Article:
So I had paid a huge amount of money as tax for the income which I had never received. I am also paying interest for the loan and the bank is asking me to sell off the shares and repay the loan.
If I sell the shares now, I will be getting nothing as profit because of the tax I paid to the government.
The allotment date was March 27, but we paid tax in April.

  • Is it possible to get back the tax?
  • Since I paid it as income tax on perks, is it considered as capital loss?
  • Can I adjust the tax against next year tax (income tax or capital gains)?

Prakash Govindaraj

For the financial year 1999-2000, the value of any security allotted or transferred, directly or indirectly by an employer to an employee free of cost or at concessional rate is considered as perquisite and hence is taxable in the hands of the employee. As in your case the date of allotment was March 27, 2000, the same pertains to the financial year 1999-2000 and is taxable as part of salary for that year.

You have mentioned that you have not been able to sell the shares due to delay in the allotment procedures. We would be in a position to advice you on any other ways available to save the tax if we know the exact procedural delay that has happened in your case. The date of acquisition of shares will be the one on which the same have been earmarked in your name.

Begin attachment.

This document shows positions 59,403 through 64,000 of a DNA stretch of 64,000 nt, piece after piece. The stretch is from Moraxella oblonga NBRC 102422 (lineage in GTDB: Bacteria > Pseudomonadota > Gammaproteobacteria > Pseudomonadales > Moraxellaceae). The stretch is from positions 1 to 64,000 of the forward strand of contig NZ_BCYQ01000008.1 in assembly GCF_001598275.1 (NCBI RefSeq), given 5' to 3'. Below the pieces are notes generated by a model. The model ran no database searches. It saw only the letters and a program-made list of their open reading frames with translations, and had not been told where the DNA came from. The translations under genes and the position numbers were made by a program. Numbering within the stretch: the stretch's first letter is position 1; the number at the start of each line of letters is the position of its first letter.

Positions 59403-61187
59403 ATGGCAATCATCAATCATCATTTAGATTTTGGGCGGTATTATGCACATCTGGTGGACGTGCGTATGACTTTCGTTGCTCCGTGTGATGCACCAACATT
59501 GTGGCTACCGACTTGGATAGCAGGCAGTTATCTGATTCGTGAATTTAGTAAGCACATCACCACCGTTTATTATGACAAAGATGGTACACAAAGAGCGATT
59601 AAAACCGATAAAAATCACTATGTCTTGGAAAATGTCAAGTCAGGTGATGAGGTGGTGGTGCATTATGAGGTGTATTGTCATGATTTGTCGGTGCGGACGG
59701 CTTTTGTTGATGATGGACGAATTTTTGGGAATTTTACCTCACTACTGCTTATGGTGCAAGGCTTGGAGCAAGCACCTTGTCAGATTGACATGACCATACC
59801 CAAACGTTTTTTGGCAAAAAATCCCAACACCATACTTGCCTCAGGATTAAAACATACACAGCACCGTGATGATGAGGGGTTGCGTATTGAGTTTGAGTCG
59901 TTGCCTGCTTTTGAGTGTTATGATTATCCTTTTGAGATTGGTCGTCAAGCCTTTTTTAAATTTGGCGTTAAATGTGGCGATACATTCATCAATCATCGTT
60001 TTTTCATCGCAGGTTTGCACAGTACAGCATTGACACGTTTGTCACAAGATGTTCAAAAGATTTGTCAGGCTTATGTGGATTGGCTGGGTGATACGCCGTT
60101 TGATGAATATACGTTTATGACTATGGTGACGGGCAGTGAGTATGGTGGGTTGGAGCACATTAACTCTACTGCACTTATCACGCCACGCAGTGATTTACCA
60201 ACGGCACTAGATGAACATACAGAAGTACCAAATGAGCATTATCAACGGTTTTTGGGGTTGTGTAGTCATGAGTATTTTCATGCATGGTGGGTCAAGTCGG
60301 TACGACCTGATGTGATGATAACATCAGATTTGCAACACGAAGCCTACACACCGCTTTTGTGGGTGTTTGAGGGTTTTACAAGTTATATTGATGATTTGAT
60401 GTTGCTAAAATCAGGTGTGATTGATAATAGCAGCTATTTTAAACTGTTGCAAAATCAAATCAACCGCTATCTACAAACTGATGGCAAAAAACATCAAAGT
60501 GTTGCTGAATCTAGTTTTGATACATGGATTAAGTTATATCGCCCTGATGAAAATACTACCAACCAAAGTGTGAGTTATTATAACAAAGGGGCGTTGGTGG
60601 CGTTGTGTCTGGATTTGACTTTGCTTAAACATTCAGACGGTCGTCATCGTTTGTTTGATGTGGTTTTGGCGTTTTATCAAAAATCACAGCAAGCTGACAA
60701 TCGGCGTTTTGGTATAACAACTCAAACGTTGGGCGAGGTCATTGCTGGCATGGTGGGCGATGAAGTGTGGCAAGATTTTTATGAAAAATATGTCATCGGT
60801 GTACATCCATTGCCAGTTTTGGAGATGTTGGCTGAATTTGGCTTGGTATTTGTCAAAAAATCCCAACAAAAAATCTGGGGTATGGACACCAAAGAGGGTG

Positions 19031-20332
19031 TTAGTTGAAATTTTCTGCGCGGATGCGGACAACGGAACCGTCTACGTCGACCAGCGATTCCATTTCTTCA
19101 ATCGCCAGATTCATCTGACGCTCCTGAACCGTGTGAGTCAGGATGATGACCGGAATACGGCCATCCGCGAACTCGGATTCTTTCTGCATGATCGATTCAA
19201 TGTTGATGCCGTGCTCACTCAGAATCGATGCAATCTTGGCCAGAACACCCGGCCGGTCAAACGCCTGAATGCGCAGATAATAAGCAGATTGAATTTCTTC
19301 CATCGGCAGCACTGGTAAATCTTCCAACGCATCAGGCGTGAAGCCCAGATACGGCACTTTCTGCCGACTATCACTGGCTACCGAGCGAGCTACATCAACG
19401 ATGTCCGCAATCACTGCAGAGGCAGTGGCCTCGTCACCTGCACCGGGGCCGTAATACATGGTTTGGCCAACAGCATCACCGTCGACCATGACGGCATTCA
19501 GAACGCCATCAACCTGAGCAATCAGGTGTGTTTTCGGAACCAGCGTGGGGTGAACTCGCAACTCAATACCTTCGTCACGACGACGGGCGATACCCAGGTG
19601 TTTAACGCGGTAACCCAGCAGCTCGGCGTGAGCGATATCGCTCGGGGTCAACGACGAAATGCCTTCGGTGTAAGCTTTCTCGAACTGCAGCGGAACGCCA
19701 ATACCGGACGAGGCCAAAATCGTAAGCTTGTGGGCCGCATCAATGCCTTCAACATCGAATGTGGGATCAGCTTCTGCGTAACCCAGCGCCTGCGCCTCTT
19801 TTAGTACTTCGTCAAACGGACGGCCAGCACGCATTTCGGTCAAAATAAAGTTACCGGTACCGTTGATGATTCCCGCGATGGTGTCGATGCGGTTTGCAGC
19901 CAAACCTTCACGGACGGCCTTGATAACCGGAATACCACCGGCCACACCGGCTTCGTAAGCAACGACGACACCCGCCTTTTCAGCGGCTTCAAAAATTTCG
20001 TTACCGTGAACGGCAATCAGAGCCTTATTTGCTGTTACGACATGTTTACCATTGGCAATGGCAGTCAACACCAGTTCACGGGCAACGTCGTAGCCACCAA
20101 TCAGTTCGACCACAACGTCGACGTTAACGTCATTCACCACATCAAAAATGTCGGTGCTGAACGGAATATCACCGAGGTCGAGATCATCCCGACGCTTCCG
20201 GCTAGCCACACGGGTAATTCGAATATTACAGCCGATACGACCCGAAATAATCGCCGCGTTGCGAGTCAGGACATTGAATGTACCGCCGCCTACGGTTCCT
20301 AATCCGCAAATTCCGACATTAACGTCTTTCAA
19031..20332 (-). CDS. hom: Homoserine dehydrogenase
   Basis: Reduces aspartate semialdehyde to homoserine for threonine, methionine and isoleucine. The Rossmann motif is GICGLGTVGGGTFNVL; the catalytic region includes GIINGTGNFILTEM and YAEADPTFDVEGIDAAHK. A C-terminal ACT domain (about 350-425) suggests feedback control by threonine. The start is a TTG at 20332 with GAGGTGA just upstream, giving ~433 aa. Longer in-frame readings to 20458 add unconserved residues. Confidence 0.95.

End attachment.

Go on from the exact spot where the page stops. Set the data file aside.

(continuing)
As genuinely the ESOP allotment was in the nature of perquisite and accordingly tax has been paid on it, refund of such tax paid as such would not be possible.
The income tax paid was on the perquisite value of such allotment and hence would not be considered as capital loss. Moreover, you cannot adjust such tax paid against next year's income tax.
The interest on money borrowed to purchase asset is considered to be part of actual cost of asset. In your case, in the event of your selling such ESOP shares, the cost of acquisition of such securities shall be its fair market value on the date of exercise of option.